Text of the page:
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Drier Climate on the Way for Southwest

By John Fleck
Journal Staff Writer
          Climate change is increasing the chances of severe and persistent drought in the Southwest, according to a new report from a panel of federal scientists.
        "It's going to get drier," said Richard Seager, a climate researcher at Columbia University in New York.
        That means diminished water supplies, Seager said.
        It is possible that greenhouse-induced drying may have already begun, though the evidence is unclear, according to Seager, one of the report's authors. "We can't tell yet," Seager said in a telephone interview.
        The report, from the U.S. Geological Survey, is one in a series produced by the U.S. Climate Change Science Program. The program brings together teams of scientists to give government decision-makers their assessment of the latest science related to the way Earth's climate is changing.
        There is broad scientific agreement that human emissions of carbon dioxide from burning coal and oil are changing Earth's climate. While an overall planetary warming, often called "global warming," is the most notable effect, scientists say regional effects — such as drought in the Southwest — are likely to have the greatest effect on society.
        In addition to the problems of drought in the Southwest, according to the report, other problems faced by the United States could include:
        • Increased emissions of methane in the arctic. The methane, created as organic matter decomposes, is trapped in the frozen soil and is released as the soil warms. Methane is a powerful greenhouse gas, and growth in emissions could create a feedback effect, speeding up global warming, according to the report.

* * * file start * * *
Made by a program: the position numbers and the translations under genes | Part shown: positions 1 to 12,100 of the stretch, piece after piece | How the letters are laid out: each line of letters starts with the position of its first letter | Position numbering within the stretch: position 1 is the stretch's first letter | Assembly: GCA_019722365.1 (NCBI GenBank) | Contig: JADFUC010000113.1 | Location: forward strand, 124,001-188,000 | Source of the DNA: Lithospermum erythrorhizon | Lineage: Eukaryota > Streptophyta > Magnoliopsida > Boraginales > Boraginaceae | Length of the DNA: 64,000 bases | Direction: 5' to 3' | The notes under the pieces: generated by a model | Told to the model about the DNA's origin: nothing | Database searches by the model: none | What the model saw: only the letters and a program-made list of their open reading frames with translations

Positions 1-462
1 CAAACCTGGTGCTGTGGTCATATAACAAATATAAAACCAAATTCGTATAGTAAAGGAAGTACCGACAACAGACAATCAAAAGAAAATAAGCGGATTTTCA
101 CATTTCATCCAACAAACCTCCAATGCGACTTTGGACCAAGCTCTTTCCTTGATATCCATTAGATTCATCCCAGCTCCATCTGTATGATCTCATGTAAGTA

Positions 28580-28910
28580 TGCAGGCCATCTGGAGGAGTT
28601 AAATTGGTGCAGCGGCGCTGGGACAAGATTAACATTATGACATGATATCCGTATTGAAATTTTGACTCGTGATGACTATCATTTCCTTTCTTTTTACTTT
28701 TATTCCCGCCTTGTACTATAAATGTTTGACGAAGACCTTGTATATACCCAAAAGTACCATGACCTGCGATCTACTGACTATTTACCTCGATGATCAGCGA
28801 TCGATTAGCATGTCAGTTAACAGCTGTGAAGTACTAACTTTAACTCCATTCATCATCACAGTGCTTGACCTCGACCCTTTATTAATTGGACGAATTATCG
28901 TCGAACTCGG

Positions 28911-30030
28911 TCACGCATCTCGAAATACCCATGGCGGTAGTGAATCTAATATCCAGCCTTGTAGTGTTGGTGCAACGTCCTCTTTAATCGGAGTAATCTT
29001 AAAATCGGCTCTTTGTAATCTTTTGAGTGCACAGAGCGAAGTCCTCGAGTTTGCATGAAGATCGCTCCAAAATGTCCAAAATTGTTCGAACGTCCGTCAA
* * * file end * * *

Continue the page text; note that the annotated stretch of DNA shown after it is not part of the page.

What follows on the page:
• Rising sea levels.
        • "Rapid and sustained" loss of arctic sea ice.
        In New Mexico, the data on long term warming is clear. The last 15 years have been warmer than the long-term average for the state, according to data from the Western Regional Climate Center in Reno, Nev., with nine of the 15 warmest years on record in the state falling during that span.
        But the question of whether climate change is already drying us out is less clear. After an extremely wet period, beginning in the 1970s, our climate began drying out in the late 1990s. Scientists are trying to determine whether the drying trend is the result of global warming or natural variability, Seager said.
        Even without the effects of climate change, the Southwest is subject to "megadroughts" far more severe than anything experienced in the past century, including the Dust Bowl and the devastating drought that swept across New Mexico and Arizona in the 1950s, according to the new report.
        Scientists who use tree rings to study ancient droughts have seen evidence for repeated decadeslong droughts, which are possible even without the effects of climate change, noted Balaji Rajagopalan, a climate researcher at the University of Colorado who did not work on the new federal study.
        Rajagopalan noted that, while there is uncertainty about how large the effect of climate change will be here, the collision of a rapidly growing population and inevitable drought in the region is a problem no matter what global warming dishes out.
       



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